Ever wonder why that high-value prospect didn’t call you back even though he gave you the impression that he wanted to implement your solution? Let’s take a peek into a typical day of a corporate executive…
Rick Johnston, VP Business Development, sank into his office chair, dialed his voice mail pass code and heard, “You have seven new messages.”
“Hi this is Sean Preston from HiTech Corporation. We’re providers of customized software solutions that help companies like yours streamline their ordering processes. I’d like to…” Rick pressed the delete button and started listening to the next message.
“Mr. Johnston, Susan Meyers from Analytic Metrics. I’d like to schedule a short meeting to show you how our newest product will save you time and money…” Delete.
“Rick, it’s Brian from logistics. We have a major problem with the Global Software program. Call me right away.”
And it continued. Fortunately, Brian’s voice mail was the only one Rick needed to take action on. However, his email in-box was another story. Forty-two new messages waited for him and that was just since 2:30 this afternoon. Today, like every other day, was a blur.
He had arrived in his office at 7:15 AM and spent forty-five minutes responding to outstanding issues from the previous day. Then, for the next several hours, he hustled from meeting to meeting. A half-eaten sandwich on his desk reminded him of the minor crisis that had interrupted his lunch. Unexpected problems with their new CRM system they had recently implemented company-wide absorbed his afternoon forcing him to cancel two other meetings and delay a decision on yet another project he was overseeing.
On top of that was the directive to reduce spending yet again.
The CFO seemed completely out of touch with reality with his demands to cut back expenditures. Marketing, training, and other operational expenses were continually under the microscope. Employee lay-offs were rampant and head count is rapidly shrinking.
“How can we possibly run so lean and still cut resources?” Rick had challenged. The CFO simply shrugged and said, “That’s why we pay you the big bucks.”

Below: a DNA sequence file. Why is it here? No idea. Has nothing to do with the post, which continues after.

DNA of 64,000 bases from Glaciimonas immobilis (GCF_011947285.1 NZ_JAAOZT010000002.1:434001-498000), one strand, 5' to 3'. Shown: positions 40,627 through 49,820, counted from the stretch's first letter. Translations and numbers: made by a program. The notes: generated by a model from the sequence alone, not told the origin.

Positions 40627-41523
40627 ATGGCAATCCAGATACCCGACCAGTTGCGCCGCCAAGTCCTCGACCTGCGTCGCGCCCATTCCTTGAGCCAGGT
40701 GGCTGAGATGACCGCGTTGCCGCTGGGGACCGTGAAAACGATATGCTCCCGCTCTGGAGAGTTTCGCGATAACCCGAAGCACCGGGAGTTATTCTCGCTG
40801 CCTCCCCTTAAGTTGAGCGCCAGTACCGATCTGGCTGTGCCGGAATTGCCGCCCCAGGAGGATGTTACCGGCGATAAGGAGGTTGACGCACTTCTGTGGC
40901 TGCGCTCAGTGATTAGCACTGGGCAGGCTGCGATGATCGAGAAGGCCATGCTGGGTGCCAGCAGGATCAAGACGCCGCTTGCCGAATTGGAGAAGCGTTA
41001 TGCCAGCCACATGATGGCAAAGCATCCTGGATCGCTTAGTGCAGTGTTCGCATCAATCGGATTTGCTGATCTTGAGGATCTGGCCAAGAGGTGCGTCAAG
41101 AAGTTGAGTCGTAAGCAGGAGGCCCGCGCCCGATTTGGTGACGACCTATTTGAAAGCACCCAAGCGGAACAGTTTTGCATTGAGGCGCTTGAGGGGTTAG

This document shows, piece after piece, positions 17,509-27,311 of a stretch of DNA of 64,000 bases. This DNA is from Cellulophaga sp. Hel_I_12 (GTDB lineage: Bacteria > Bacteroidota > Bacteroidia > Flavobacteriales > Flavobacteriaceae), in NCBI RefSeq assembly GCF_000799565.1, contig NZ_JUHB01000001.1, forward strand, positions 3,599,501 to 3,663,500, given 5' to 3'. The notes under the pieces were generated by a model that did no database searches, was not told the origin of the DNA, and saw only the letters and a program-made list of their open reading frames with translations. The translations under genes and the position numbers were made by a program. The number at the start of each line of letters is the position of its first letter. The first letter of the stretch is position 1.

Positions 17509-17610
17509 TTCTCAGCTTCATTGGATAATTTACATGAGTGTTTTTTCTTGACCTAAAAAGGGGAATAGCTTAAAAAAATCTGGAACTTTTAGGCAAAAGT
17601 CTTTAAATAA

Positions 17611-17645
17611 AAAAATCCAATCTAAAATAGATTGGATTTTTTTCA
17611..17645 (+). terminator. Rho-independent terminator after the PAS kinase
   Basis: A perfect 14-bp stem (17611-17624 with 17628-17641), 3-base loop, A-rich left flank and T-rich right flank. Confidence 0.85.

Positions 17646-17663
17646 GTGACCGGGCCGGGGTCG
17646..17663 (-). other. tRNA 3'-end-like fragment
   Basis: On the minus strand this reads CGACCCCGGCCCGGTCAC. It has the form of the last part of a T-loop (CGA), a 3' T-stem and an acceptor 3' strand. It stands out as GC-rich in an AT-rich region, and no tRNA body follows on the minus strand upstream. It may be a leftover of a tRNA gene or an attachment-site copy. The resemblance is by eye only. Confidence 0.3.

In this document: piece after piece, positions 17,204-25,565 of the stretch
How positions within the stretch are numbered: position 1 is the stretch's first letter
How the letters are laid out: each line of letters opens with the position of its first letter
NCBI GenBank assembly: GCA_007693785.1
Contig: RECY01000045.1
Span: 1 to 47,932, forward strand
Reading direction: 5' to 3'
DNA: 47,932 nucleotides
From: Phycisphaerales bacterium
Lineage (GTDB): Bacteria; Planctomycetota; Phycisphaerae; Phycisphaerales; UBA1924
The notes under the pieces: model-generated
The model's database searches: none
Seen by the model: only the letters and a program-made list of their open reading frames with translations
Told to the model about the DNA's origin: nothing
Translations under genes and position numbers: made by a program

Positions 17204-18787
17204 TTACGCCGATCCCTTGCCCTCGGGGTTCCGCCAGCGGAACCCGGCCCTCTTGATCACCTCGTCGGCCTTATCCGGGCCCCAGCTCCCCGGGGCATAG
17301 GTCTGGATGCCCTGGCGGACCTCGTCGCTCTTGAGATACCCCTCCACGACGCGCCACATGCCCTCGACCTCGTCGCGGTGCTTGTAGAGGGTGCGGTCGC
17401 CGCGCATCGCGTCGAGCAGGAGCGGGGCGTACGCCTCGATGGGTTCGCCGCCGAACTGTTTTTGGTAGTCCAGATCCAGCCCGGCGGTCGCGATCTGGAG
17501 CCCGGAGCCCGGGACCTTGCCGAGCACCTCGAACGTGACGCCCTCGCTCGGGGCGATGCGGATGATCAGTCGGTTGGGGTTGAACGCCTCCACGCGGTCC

But the biggest thorn in Rick’s side is the political battle he is fighting with Drew Strick, VP New Accounts.
Every time Rick attempts to implement a change that will improve the company’s results, Strick challenges him and attempts to derail his efforts. The VP has an uncanny ability to uncover the slightest shortcoming in Rick’s plans to improve the business and is more adept at aligning himself with the other executives. In fact, Strick makes every effort to publicize the fact that he frequently dines with the CEO, CIO, CFO, and President.
Rick broke away from his reflections and sighed. Another three hours of work to do and I still feel that I haven’t made any headway. He grimaced and dialed Brian’s extension to discuss the problem in logistics.
And that, my friends, is a typical day in the life of an executive.
Internal politics, budget cutbacks and spending freezes, an impossible amount of work to accomplish, and limited resources. It’s little wonder that they don’t return your calls or seem to take forever to make a decision. Even if you have a solution that is a perfect fit for your prospect’s company, it’s going to take a lot of work and patience to get through to your decision maker.
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Kelley helps sales people master sales conversations so they can win more business and increase their sales. If you’re planning a sales meeting, conference or event and need an engaging & informative speaker, call him at: 905-633-7750 or Kelley@Fearless-Selling.ca. Here’s Kelley in action: http://bit.ly/ef5P5l
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